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  • Daily Grateful – Lion Whisperer

    January 10, 2014 “The interactions have always been boisterous. I’ve learned to de-tune my reactions. No two lions are the same. Lions have dwindled to ridiculous numbers; I’m trying to raise awareness. We will not be seen lions in 20 years if we follow along the same path.” ~ Kevin Richardson Lion Whisperer with lions (and hyenas) in the wilds of southern Africa. Um, wow? If a man can insinuate himself into a pride of lions without being torn to shreds, what ELSE is possible?

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  • Why Do We Hate Ourselves So Much?

    I once had this pin, and put it up on a cubicle in my workplace back in the early ’90s. Not everyone thought it was funny or even understood the “joke,” but it seems appropriate today. Only in this case, I refer not to upper management, but to our own selves administering the beatings. Why is it that we beat ourselves up here in the West? Is it because so much is expected of us ? Is it because our culture is so focused on “winners” and “losers”? Enough already? I was reading a piece by Pema Chodron recently and

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  • Sensational Maps: Mind / Body Emotional Experiences

      Source: npr.org According to research conducted by Lauri Nummenmaa, a psychologist at Aalto University, “Our emotional system in the brain sends signals to the body so we can deal with our situation.” Nemmenmaa led a team of scientists in Finland to ask ask people to map out where they felt different emotions on their bodies. The results, as shown above, were “surprisingly consistent,” even across cultures. “Say you see a snake and you feel fear,” Nummenmaa says. “Your nervous system increases oxygen to your muscles and raises your heart rate so you can deal with the threat. It’s an

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  • Dharma Punk: How One Angry Young Man’s “Rock Bottom” Journey Turned into a Mindfulness Movement

    For many (most?) people, the pain of existence requires some form of escape: for some, it’s food, for others, drugs or alcohol; for still others, it’s obsessive work or other obsessive behaviors and actions. But for all, these are attempts at escaping something that cannot be escaped–only accepted and “observed” as conditions of the world. For many, hitting “rock” bottom is the reason for changing, for attempting to improve themselves and trying something different. That was the case for me, and it was, as I found out, the case for a group of punks in California some years back. One

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  • Daily Grateful: Alaskan Husky Pup Howls for the First Time

    December 22, 2013 Taking in the good is a key to rewiring your brain, and sometimes it’s just as simple as experiencing something pure and joyful. God, I love this. Creatures being creatures in the sweetest way possible. The universe can be harsh and unforgiving, but it can also be beautiful. And this is beautiful. Enjoy. Yours in mental hygiene, The ancient brain and modern mindfulness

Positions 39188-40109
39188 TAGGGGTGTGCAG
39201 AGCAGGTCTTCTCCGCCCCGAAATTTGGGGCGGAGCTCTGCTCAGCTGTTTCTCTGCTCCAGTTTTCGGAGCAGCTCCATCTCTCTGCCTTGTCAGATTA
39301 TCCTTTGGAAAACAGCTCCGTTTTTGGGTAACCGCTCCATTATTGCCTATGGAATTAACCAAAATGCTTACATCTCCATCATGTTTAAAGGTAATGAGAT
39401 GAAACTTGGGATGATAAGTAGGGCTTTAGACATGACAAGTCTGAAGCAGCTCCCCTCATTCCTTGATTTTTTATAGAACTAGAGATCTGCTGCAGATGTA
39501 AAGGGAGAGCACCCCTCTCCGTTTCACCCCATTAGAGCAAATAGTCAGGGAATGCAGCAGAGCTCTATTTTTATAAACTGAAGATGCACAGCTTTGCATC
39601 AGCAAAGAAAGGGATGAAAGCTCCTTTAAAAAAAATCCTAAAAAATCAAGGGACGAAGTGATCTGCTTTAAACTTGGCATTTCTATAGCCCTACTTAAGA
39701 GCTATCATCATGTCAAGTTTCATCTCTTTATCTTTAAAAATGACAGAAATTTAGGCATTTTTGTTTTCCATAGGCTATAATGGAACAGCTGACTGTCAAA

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  • What is Mindfulness? Psychologist Mark Williams Explains

    “Mindfulness is a form of awareness, really, so we’re all aware sometimes that just as you’re wonderful description of getting up in the morning and as you were driving to work with all these things going through your head, we also know that sometimes we can naturally switch that off sometimes if we take the time to take a walk with a youngster, you know, three or four-year-old, and they’re going very slowly along the road and they’re looking at things.” – Mark Williams In his book, Mindfulness: An Eight-Week Plan for Finding Peace in a Frantic World,  Mark William,

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  • Houston, we have a problem…

    (…but it doesn’t have to be). The amygdala is considered by many to be the root of many of our anxiety and stress problems, and that’s true. That’s because this very small, “older” almond-shaped part of our central processing units was grand when it came time to run away from a predator or fight off a competing tribal member. Today, the “modern amygdala” can contribute to a world of pain. But it’s more complicated than that–your amygdala can be tamed. Salience Network: Reacting to Bad News–and Good. According to neuropsychologist Rick Hanson, as we evolved as a species, we grew

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  • Mindfulness at Work: Ram Dass and Pema Chödrön

    Earlier today I was reading through Ram Dass’ blog (from a 1989 article) and a recent piece by Pema Chödrön and they both wrote about ideas regarding the workplace that spoke directly to me. I thought I would post snippets and discuss them a little in the context of mindfulness, acceptance, and letting go of old patterns in the workplace. If somebody is a problem for you, it’s not that they should change, it’s that you need to change. If they’re a problem for themselves that’s their karma, if they’re causing you trouble that’s your problem on yourself. So, in